For Phil Duncan, global design officer for Procter & Gamble Co. (IW 500/11), innovation in its simplest form is "putting together what is known with something that is unknown."
"It's about connecting context -- the 'what is it?' -- with 'wow, I didn't know it would do that,' and wrapping it in all in an irresistible experience," Duncan explained earlier this year at the Front End of Innovation Conference in Orlando, Fla.
Duncan, a 20-year veteran of Cincinnati-based P&G, has seen that conception come to life with the recent launch of Tide Pods.
"We all knew that the liquid aspect of our laundry experience -- while really good -- had a few opportunities [for improvement], as we like to say," Duncan noted. "If you've ever used a liquid Tide container, by the end of the bottle you usually have some smudge running down the side. That was a less-than-ideal consumer experience."
P&G sought to change that with Tide Pods. Introduced in February, Tide Pods are tiny pre-measured packages of liquid laundry detergent -- sold in a bag or plastic fishbowl-shaped container -- that can be dropped in the wash.
Duncan said it was clear from early customer trials that "this unique dosage device" dramatically changes the way consumers interact with laundry detergent -- for the better.
"They were touching it, holding it, delighting in it," Duncan said. "Whereas before it was kind of a removed element that you poured out of a bottle or out of a scoop."
Small Pods, Big Project
The development of Tide Pods was no small undertaking, even for the world's biggest consumer-products manufacturer. The pods hatched, so to speak, after eight years of R&D and more than 450 packaging and product sketches, according to P&G.
The company also turned to consumers -- some 6,000 of them -- for ideas.
"We continuously hear that laundry is a mundane, time-consuming and complicated task," said Alexandra Keith, vice president of P&G Fabric Care North America, when the company unveiled Tide Pods. "We believe that sentiment is a symptom of the lack of meaningful innovation made to fabric care in years. We're excited to introduce a product that will put a spark back in the laundry process."
Key features of the pods, according to P&G, include the three-chamber design, which helps separate ingredients such as hard-water modifiers, stain fighters, perfume and whitener "so that they remain stable and potent and mix only in the wash water."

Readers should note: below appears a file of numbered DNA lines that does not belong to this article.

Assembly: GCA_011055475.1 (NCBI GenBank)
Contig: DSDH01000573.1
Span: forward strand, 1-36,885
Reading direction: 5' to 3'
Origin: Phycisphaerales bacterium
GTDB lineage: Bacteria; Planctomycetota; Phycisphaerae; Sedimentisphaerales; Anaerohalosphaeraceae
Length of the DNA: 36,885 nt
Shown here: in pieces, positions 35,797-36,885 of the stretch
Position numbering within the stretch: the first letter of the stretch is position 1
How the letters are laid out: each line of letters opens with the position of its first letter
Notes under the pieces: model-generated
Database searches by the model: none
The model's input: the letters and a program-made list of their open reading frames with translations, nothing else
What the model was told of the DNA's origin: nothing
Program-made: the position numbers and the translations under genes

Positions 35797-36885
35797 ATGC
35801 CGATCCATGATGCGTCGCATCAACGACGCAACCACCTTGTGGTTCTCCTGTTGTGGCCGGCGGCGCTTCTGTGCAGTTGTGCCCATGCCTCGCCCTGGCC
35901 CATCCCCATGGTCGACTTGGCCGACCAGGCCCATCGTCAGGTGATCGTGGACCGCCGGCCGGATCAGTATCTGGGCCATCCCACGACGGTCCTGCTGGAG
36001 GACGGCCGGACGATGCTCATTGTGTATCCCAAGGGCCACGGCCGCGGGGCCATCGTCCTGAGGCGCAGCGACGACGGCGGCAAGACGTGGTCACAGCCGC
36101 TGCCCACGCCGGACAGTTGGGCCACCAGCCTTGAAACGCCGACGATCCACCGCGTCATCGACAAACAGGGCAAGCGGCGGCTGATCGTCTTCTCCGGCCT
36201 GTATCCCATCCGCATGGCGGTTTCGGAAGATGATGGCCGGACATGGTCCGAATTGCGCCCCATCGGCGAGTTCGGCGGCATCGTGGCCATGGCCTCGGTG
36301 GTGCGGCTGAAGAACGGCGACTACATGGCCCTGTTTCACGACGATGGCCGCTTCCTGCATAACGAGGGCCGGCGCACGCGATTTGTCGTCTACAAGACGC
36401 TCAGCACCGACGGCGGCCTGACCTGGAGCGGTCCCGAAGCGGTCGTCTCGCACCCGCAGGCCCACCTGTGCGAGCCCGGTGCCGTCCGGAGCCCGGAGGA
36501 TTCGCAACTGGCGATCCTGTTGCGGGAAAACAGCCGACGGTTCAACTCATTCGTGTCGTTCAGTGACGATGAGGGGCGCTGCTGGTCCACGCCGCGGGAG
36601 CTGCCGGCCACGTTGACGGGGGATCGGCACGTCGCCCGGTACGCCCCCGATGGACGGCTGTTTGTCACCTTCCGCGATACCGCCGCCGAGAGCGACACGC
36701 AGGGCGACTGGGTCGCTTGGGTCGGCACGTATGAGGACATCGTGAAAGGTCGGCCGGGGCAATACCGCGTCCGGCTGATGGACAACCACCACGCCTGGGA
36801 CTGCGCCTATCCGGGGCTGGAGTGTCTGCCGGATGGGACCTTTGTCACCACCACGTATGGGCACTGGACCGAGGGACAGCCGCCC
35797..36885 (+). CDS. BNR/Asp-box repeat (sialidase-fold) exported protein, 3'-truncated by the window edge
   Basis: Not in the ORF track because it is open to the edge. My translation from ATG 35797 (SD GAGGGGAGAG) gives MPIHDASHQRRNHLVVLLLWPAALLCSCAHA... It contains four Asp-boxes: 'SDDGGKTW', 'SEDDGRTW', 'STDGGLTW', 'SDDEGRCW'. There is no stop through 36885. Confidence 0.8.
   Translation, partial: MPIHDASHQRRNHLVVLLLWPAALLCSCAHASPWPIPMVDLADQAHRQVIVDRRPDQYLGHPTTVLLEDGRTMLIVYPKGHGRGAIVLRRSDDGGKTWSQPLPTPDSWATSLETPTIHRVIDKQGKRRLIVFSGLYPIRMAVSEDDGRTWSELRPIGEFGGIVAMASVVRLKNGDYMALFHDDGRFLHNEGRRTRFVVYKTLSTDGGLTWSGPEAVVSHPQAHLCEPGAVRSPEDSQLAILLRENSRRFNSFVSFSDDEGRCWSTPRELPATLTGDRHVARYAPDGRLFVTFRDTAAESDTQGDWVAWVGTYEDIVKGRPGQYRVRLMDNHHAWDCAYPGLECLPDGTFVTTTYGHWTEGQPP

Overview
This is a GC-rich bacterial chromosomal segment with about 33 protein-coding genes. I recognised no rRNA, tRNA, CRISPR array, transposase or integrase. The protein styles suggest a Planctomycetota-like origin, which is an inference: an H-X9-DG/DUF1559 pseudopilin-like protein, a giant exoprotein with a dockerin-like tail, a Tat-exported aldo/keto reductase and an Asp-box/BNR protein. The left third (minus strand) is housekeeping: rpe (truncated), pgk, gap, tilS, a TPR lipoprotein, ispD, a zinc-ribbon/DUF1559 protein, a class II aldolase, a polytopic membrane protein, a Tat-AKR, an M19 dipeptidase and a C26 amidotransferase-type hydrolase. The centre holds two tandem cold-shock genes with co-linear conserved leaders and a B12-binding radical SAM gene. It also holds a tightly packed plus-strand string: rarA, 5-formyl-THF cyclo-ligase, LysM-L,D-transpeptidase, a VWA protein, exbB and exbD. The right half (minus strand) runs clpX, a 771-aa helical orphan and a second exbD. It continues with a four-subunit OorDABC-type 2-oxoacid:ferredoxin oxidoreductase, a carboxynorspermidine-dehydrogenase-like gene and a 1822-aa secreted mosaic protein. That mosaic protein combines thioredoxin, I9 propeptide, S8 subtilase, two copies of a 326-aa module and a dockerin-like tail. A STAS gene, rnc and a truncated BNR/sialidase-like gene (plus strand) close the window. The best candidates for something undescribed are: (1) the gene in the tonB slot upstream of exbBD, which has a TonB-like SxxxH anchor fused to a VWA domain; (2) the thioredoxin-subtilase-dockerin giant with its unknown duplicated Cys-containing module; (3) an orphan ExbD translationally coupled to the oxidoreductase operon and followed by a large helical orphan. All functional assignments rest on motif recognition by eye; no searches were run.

The company also touts the fact that the pods are designed to perform in all water temperatures, noting that 40% of Americans wash their laundry in cold water.
Still, the pods themselves weren't the only aspect of the product launch intended to put a new spin on the category.
The decision to offer Tide Pods in the aforementioned fishbowl-shaped container underscores "the importance of having a vision of how [the product] fits into the environment in which the consumer will select your innovation or not," Duncan said.
"We thought about how this was going to be disruptive on the shelf," he added.
Interestingly, P&G projected that consumers would favor Tide Pods in bags over "what we call the aquarium design," by a ratio of 2:1, according to Duncan.
"It's been the exact opposite," Duncan said. "People have really loved this reframe of the category."
Can Innovation Turn the Tide?
Tide Pods come out of what CEO Robert McDonald calls "an increasingly promising pipeline of category- and brand-creating innovations," which P&G hopes will turn the tide of lackluster growth in recent years.
P&G, which reported a 7% drop in diluted net earnings per share for its fiscal 2012, is forecasting that sales will be flat or down slightly in fiscal 2013. CEO Robert McDonald acknowledges in the company's 2012 annual report that P&G in recent years has not "delivered sufficient growth to rank among the best performers in our industry."
To get the company "back on track to leadership levels of growth and shareholder value," McDonald notes, P&G is renewing its focus on innovation -- particularly the type that "obsoletes current products and creates new categories and new brands."
McDonald cites Tide Pods, Swiffer cleaning products and Crest Whitestrips as examples.
"Some of our fastest periods of growth -- and some of our largest and most profitable present-day businesses -- were driven by discontinuous innovation: disposable diapers, liquid laundry detergents, home-care items like Swiffer and Febreze," McDonald says. "We need to get back to this level of innovation in a meaningful way."